I can get used to fighting three days a week.

Aug. 3rd, 2010

Every time you do something stupid

Hmm

So the downside of moving to Texas? No hardcore scene.

Clubland 17 is out, and I need to get my hands on it.

Jul. 30th, 2010

Every time you do something stupid

Finally free....

So the last two weeks have been pretty good to me, I'm hoping that life will continue to be good to me. I scored a job nearby the apartment I'm living in for the time being. Decent place, it's injection molding, so I have some experience with it. The pay is ok, not great but not terrible either. I've gotten my foot in the door somewhere which is the important thing. The temp to hire process is pretty set in stone. After 480 hours of working as a Temp I will be converted to full time employee. (Which means I get to go through the drug test nonsense AGAIN for a third time this year)

So with the job situation settled I've also started taking time to go out and do stuff where possible. It's a little difficult as one of my room mates is pretty much a homebody. Which is unfortunate, since he is the more intellectual of the people I'm living with. Last night he, myself, our other room mate, and a bunch of their friends all went out to this little bar called the Hideout. It was a decent pub with some alright beer selection. Harry, Mike (the room mate) and I spent three hours discussing the full gambit of American politics from it's foreign policy to the qualifications of a superpower so and and so forth. It was a lot of fun, and reminiscent of all the old friends back in Rochester who I used to do that with.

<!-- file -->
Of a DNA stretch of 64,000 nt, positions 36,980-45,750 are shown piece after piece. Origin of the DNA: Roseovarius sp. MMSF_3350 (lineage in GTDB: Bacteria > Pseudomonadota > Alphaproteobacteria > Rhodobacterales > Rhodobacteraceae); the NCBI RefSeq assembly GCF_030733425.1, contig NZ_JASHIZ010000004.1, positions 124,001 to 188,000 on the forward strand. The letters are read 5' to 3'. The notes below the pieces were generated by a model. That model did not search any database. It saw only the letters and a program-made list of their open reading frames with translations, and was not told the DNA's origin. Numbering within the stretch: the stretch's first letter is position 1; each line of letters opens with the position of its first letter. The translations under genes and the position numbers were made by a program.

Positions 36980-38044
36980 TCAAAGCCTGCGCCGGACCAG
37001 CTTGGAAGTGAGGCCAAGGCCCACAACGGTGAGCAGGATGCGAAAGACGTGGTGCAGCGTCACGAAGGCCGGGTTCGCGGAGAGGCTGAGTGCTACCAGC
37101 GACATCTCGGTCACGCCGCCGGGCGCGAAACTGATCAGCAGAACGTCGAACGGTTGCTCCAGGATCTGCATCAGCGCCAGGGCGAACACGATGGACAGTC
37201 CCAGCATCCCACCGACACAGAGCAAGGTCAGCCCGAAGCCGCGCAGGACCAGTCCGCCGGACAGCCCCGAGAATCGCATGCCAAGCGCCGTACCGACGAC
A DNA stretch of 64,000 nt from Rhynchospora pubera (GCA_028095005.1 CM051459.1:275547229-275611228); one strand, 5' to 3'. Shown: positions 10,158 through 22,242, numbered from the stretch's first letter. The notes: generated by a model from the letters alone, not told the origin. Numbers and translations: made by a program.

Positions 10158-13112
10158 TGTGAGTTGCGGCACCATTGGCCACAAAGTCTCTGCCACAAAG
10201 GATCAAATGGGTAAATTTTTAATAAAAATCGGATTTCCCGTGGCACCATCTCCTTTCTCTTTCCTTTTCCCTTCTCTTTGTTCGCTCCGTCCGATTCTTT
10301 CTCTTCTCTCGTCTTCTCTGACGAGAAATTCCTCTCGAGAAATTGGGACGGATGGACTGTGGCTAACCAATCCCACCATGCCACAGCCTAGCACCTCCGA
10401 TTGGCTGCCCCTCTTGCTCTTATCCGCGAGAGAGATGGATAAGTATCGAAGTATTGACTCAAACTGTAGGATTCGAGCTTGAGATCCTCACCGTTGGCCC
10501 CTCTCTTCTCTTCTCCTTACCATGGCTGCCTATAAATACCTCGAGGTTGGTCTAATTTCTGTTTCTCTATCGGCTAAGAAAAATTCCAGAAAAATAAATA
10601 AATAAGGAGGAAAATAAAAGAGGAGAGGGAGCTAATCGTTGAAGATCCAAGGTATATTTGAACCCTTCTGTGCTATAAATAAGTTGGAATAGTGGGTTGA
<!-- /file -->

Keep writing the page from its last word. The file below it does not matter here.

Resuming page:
Several of my friends back home after talking with me have said that I seem much happier now that I'm out of Rochester. I knew I would be. They associate it with no longer having the stress of living in a dying city, and finally being free of my last ex which of course didn't happen without some severe drama, but no matter that's done and gone no longer my concern. I'm getting established down here and I really love where I am in life for the first time that I can remember. Of course I'm impatient and would like things to move a little faster but what can you do? Starting a job exactly two weeks after moving down, when the job I came down here for fell through.

That said I do miss a few of my friends back home, but they should be coming to visit once I have my own place established which should be soon.

This is my life, good to the last drop.
And I'm loving every minute of it.

Jul. 18th, 2010

Every time you do something stupid

So.... Texas

Yeah, so right now I'm in Texas sitting at my friend's place watching Snatch and chilling after three days of solid driving. Not gonna lie it feels really god to finally be relaxing and not in New York. I feel like a huge burden has been lifted off my shoulders. Tomorrow I'm going to be finalizing some work details.

I'm totally distracted because Snatch is on, and the company is excellent. So I'll keep this short.